Father Festival

By Brian Bonitto, Jamaica Observer,

Seven-Time Jamaica Festival Song winner Eric Donaldson will be recognised for his contribution to Jamaica’s music and the popularity of the more than half-century-old contest.

Olivia “Babsy” Grange — minister of gender, entertainment, culture and sport — confirmed the proposed tribute to the veteran singer, which is slated to take place during the Jamaica Festival Song Competition final scheduled for TVJ tomorrow at 8:00 pm.

“Yes. We’ll be recognising him on Sunday night,” she said. “He’ll be getting a plaque.”

Born in Bog Walk, St Catherine, Donaldson won the Jamaica Festival Song Competition a record seven times — Cherry Oh Baby (1971), Sweet Jamaica (1977), Land of My Birth (1978), Proud to Be Jamaica (1984), Big It Up (1993), Join de Line (1995) , and Peace and Love (1997).

Land of My Birth is regarded as Jamaica’s unofficial anthem, while Cherry Oh Baby still enjoys huge popularity.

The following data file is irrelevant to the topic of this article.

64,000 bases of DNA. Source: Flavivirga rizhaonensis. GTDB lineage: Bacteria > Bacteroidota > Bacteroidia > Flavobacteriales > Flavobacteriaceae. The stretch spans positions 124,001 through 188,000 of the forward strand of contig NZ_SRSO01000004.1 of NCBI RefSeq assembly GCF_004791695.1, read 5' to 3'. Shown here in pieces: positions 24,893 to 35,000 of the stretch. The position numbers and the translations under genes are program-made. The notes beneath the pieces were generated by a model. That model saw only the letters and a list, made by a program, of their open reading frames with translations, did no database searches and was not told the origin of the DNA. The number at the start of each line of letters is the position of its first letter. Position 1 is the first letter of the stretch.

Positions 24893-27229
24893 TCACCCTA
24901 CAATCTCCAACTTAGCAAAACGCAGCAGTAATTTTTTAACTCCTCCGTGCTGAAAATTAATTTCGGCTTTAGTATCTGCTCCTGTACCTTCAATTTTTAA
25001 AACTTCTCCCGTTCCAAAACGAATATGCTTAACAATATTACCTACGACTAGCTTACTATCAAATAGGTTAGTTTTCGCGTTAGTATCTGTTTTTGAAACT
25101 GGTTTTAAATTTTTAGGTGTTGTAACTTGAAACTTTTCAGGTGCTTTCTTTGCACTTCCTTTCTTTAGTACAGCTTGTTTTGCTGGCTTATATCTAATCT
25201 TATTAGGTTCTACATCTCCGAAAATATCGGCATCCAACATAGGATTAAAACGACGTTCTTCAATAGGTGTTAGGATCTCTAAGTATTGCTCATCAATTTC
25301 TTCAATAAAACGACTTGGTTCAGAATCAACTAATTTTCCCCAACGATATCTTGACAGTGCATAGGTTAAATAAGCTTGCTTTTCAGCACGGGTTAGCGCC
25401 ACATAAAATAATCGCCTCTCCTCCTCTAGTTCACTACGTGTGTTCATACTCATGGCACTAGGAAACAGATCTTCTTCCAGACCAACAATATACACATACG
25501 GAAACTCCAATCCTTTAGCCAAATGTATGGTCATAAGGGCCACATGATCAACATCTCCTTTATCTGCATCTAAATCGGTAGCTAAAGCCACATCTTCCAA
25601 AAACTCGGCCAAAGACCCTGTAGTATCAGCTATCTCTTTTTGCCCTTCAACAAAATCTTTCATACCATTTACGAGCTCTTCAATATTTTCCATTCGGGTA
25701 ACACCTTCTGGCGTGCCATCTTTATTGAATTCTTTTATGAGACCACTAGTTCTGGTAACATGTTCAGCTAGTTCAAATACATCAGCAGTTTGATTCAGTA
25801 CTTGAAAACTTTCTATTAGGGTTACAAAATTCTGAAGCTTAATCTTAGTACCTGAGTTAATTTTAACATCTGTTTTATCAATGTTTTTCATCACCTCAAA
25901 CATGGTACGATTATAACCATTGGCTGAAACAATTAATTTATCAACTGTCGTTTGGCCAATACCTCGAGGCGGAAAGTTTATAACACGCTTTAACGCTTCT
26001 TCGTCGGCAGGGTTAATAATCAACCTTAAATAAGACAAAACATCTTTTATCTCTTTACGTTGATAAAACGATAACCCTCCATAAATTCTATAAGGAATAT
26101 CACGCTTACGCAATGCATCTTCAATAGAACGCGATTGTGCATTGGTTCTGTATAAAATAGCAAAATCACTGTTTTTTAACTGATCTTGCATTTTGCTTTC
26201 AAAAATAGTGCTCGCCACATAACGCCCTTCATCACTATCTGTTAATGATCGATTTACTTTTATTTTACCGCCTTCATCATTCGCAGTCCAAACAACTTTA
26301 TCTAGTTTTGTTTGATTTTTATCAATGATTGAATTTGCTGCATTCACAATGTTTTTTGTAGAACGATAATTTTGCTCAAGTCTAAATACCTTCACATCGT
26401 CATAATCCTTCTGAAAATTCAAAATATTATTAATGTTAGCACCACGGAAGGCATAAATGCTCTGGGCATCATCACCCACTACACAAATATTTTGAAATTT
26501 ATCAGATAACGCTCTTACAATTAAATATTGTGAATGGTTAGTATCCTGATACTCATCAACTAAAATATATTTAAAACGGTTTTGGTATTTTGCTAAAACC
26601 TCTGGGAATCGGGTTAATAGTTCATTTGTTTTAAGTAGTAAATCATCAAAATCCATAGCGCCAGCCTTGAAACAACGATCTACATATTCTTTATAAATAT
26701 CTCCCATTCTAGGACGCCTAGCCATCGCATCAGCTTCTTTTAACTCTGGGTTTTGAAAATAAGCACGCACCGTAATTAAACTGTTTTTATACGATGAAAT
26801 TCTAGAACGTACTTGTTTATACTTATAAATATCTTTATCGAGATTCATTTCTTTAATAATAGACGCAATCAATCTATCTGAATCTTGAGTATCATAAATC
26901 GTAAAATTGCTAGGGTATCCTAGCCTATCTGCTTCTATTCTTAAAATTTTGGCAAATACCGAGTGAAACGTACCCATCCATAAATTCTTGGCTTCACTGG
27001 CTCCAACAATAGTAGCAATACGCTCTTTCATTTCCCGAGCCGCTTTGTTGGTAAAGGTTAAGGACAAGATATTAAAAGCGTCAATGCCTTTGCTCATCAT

The 49-year-old Cherry Oh Baby has been covered by The Rolling Stones for their 1976 album, Black and Blue, and the British reggae outfit UB40 on their album Labour of Love in 1983. The song’s rhythm has also remained popular with more than 30 cover versions recorded over the years, including an update by Donaldson himself.

Early last year, the singer received an Icon Award from the Jamaica Reggae Industry Association. He said while he was elated at the gesture, he feels his country has forgotten him.

“It feels very good to know that somebody remembers me. I’m in the business for a long time and I get a few awards years ago, but this is definitely something very different,” he told the Observer at the event.

Donaldson said he hopes, one day, to be recognised for a National Honour from the Government of Jamaica.

The singer said Brazil — with its more than 200 million people, the largest population of black people outside of Africa — has a true connection to the music from Jamaica.

“Right now, the people in Brazil don’t really listen to the lyrics but there is a type of melody and a bear that they are clearly connecting with from a longer time. So whenever anyone comes with that beat or that melody that you immediately capture the heart of the Brazilian. So clearly they find that in my music and I just have to give thanks as they are really showing me love down there,” he said.

Jamaica Festival Song Competition was first held in 1966. Its past winners include Toots and the Maytals, Desmond Dekker and the Aces, and Tinga Stewart.

Main photo: Eric Donaldson

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